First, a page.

Authors

  1. Thompson, Elizabeth M. RN, CNOR, MSN

Article Content

According to a recent Gallup poll, nursing is considered the most trusted profession for the seventh year in a row.1 Of 1,010 Americans polled, 84% ranked nurses as high or very high in the categories of honesty and ethical standards. While I'm passionate about the nursing profession, I wondered why the public places its trust in us above the rest. Other high-ranking occupations were pharmacists, teachers, doctors, and police officers. Low-ranking professions were lawyers, business executives, stockbrokers, and telemarketers. So what sets the nursing profession apart?

  
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Our presence

When patients and family members are at their most vulnerable, nurses help them navigate through the system by explaining the process, their illness, the treatment, and what they can expect in the near future.

 

Nurses are more visible than most other healthcare providers. Physicians, pharmacists, and other healthcare professionals have a limited amount of time to spend with the patient. Nurses are there to answer any further questions they might have, and continuously monitor and assess the patient for signs of complications due to the illness or treatment. Lastly, the nurse is there to provide caring. The nurse listens attentively to other concerns the patient may have and provides interventions as needed.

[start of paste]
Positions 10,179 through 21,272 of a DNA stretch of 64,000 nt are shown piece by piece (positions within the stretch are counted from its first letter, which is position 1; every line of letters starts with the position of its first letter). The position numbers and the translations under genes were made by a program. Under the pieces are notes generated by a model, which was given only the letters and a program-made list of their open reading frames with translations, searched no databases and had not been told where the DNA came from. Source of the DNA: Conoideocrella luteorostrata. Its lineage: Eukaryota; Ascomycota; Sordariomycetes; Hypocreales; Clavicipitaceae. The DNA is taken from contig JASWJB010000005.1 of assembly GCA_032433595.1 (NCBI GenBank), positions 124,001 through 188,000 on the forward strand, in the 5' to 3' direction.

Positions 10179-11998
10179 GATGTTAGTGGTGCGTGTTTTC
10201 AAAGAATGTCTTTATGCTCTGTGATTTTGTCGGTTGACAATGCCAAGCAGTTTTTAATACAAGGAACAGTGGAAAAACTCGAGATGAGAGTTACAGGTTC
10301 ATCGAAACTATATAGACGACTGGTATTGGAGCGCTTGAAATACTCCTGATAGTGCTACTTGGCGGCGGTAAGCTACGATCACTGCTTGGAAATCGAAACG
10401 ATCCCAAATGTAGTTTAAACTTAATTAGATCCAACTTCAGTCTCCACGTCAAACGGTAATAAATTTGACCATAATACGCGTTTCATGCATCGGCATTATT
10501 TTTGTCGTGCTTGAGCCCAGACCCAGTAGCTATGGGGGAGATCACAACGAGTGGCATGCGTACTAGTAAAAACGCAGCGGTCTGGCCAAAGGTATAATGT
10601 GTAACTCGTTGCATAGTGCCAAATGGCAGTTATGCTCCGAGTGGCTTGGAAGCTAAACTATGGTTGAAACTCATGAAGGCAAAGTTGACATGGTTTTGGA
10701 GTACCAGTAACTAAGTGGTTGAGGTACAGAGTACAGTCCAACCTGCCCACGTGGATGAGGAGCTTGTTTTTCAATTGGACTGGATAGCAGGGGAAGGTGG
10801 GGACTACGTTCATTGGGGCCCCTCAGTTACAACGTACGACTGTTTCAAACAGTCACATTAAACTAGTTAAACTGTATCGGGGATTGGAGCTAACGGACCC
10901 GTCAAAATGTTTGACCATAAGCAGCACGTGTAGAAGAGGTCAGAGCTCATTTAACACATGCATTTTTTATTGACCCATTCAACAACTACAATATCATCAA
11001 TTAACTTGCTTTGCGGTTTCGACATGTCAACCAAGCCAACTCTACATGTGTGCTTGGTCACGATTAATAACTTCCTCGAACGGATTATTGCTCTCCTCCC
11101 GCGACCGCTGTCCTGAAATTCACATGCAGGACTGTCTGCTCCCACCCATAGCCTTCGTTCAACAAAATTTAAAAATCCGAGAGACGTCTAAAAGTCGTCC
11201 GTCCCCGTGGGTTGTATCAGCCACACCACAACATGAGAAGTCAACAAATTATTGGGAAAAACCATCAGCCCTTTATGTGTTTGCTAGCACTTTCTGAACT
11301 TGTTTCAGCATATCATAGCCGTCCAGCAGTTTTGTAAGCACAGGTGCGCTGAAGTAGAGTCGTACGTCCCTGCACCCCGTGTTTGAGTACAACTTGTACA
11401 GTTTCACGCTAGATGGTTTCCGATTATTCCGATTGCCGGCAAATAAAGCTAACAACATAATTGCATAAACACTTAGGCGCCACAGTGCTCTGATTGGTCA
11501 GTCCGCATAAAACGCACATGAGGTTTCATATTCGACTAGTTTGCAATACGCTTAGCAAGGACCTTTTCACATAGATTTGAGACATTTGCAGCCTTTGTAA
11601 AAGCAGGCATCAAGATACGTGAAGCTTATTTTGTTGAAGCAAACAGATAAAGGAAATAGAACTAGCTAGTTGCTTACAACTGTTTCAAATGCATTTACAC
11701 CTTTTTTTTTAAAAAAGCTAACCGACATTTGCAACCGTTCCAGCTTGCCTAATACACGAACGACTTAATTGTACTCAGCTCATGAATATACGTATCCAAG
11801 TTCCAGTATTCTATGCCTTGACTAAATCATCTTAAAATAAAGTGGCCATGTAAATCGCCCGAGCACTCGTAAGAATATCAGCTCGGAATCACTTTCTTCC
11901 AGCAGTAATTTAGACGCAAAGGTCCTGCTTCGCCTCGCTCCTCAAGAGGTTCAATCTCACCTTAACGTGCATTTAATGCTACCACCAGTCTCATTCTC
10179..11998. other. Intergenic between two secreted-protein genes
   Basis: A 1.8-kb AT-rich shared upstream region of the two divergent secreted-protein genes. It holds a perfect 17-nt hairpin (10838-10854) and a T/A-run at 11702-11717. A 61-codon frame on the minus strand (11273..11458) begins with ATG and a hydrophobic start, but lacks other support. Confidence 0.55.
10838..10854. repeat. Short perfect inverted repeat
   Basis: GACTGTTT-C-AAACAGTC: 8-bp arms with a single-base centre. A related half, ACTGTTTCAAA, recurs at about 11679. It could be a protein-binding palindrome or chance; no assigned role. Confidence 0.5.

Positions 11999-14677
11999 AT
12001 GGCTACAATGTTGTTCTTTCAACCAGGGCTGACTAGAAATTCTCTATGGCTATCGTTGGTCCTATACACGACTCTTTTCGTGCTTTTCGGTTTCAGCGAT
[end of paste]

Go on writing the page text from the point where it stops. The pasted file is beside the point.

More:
Most nurses are in the profession because they are drawn to the interaction with others and want to make a difference in the patient's experience and outcome. Nurses don't generally work on commission and have nothing to gain by offering the newest product or policy that might provide the highest profit margin. There are no hidden agendas; the nurse is there to care for the patient exclusively. I think this fact helps the public to see our profession as altruistic.

 

A word about trust

The perioperative nurse interacts with patients when they're at their weakest. There are no family members around to intervene or advocate for the patient. The nurse interacts with surgical patients preoperatively for 5 minutes at the most. When the patient is introduced into the OR, they're overwhelmed by the number of people and activities, so we only have a brief window of time to establish a rapport. Many are under the effects of anesthesia. They trust us to provide a safe environment, advocate, and guard them against potential injury.

 

Trust can be fragile and conditional, however. Merriam-Webster's Dictionary defines trust (in part) as, "assured reliance on the character, ability, strength, or truth of someone; something committed or entrusted to one to be used or cared for in the interest of another."2 Our patients commit themselves to our care. This is a privilege we should not underestimate or take for granted.

 

We can be proud of the way the public views us and the trust placed in us. We each are our own "brand." Individually and collectively, we represent the nursing profession. Let's safeguard and treasure this honor.

 

Elizabeth M. Thompson, RN, CNOR, MSN

  
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Editor-in-Chief, Nursing Education Specialist, Mayo Clinic, Rochester, Minn. ORNurse@wolterskluwer.com

 

REFERENCES

 

1. Gallup, Inc. Nurses shine, bankers slump in ethics ratings. http://www.gallup.com/poll. [Context Link]

 

2. trust. 2009. In Merriam-Webster Online Dictionary. http://www.merriam-webster.com/dictionary/trust. [Context Link]